Resolving Clojure circular dependencies

0 votes
asked Jun 21, 2010 by mikera

I'm working on some Clojure code that has some circular dependencies between different namespaces and I'm trying to work out the best way of resolving them.

  • Basic issue is that I get a "No such var: namespace/functionname" error in one of the files
  • I tried to "declare" the function but then it complains with: "Can't refer to a qualified var that doesn't exist"
  • I could of course refactor the entire codebase but that seems impractical to do every time you have a dependency to resolve..... and might get very ugly for certain networks of circular dependencies
  • I could separate out a bunch of interfaces / protocols / declarations into a separate file and have everything refer to that.... but that seems like it would end up getting messy and spoil the current nice modular structure that I have with related functionality grouped together

Any thoughts? What is the best way to handle this kind of circular dependency in Clojure?

4 Answers

0 votes
answered Jun 21, 2010 by hamza-yerlikaya

I had a similar problem with some gui code, what I ended up doing is,

(defn- frame [args]
  ((resolve 'project.gui/frame) args))

This allowed me to resolve the call during runtime, this gets called from a menu item in frame so I was 100% sure frame was defined because it was being called from the frame itself, keep in mind that resolve may return nil.

0 votes
answered Jun 8, 2011 by stopthe

Either move everything to one giant source file so that you have no external dependencies, or else refactor. Personally I'd go with refactor, but when you really get down to it, it's all about aesthetics. Some people like KLOCS and spaghetti code, so there's no accounting for taste.

0 votes
answered Jun 10, 2014 by ralph-ritoch

I am having this same problem constantly. As much as many developers don't want to admit it, it is a serious design flaw in the language. Circular dependencies are a normal condition of real objects. A body cannot survive without a heart, and the heart can't survive without the body.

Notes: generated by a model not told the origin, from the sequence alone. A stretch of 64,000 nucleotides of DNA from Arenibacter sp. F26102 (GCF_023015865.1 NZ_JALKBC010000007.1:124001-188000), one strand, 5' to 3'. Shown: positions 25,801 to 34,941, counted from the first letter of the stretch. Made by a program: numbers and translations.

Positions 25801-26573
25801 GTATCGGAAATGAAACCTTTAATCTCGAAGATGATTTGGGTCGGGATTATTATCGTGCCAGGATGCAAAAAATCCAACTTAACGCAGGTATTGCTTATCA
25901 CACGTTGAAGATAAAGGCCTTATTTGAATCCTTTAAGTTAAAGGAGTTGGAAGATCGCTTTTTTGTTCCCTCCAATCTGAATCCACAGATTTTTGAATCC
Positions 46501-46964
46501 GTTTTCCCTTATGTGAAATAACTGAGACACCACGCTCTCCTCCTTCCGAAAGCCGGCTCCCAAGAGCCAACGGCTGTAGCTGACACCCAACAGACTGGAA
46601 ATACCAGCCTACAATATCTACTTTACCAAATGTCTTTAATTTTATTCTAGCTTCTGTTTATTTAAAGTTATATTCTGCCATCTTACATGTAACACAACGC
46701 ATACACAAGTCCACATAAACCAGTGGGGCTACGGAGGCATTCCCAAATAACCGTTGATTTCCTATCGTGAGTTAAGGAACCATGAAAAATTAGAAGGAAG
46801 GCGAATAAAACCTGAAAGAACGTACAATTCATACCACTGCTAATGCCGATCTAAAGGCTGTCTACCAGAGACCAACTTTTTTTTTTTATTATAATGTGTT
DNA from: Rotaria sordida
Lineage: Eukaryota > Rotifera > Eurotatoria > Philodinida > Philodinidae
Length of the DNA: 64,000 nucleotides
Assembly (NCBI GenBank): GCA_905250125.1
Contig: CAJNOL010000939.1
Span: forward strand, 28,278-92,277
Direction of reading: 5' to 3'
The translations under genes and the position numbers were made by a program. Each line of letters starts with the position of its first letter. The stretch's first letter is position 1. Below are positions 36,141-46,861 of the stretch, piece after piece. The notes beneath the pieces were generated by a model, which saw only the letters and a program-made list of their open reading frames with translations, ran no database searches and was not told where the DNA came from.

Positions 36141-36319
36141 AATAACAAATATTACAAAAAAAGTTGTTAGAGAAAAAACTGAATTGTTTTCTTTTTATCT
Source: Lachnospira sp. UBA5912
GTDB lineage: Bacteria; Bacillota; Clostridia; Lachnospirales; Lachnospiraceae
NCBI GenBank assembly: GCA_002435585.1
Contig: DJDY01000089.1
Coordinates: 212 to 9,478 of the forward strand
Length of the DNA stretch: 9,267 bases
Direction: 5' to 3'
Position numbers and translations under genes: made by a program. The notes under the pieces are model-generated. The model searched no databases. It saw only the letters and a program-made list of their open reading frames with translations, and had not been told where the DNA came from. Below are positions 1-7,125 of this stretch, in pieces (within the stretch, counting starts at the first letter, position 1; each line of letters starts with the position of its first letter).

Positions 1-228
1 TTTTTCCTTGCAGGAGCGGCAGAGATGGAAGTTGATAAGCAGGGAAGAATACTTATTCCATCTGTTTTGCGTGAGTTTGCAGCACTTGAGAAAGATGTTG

Resolving at call time may be possible, but it won't be optimal. Take the case where you have an API, as part of that api is error reporting methods but the api creates an object that has its own methods, those objects will need the error reporting and you have your circular dependency. Error checking and reporting functions will be called often so resolving at the time they are called isn't an option.

The solution in this case, and most cases, is to move code that doesn't have dependencies into separate (util) namespaces where they can be freely shared. I have not yet run into a case where the problem cannot be resolved with this technique. This makes maintaining complete, functional, business objects nearly impossible but it seems to be the only option. Clojure has a long way to go before it is a mature language capable of accurately modeling the real world, until then dividing up code in illogical ways is the only way to eliminate these dependencies.

If A.a() depends on B.a() and B.b() relies on A.b() the only solution is to move B.a() to C.a() and/or A.b() into C.b() even though C technically doesn't exist in the real world.

0 votes
answered Sep 15, 2017 by bonkydog

It's good to think carefully about the design. Circular dependencies may be telling us that we're confused about something important.

Here's a trick I've used to work around circular dependencies in one or two cases.

;; example/a.cljc

(ns example.a
  (:require [example.b :as b]))

(defn foo []
  (println "foo"))


   (alter-var-root #'b/foo (constantly foo))                ; <- in clojure do this

   (set! b/foo foo)                                         ; <- in clojurescript do this


(defn barfoo []

;; example/b.cljc

(ns example.b)

;; Avoid circular dependency.  This gets set by example.a
(defonce foo nil)

(defn bar []
  (println "bar"))

(defn foobar []

I learned this trick from Dan Holmsand's code in Reagent.

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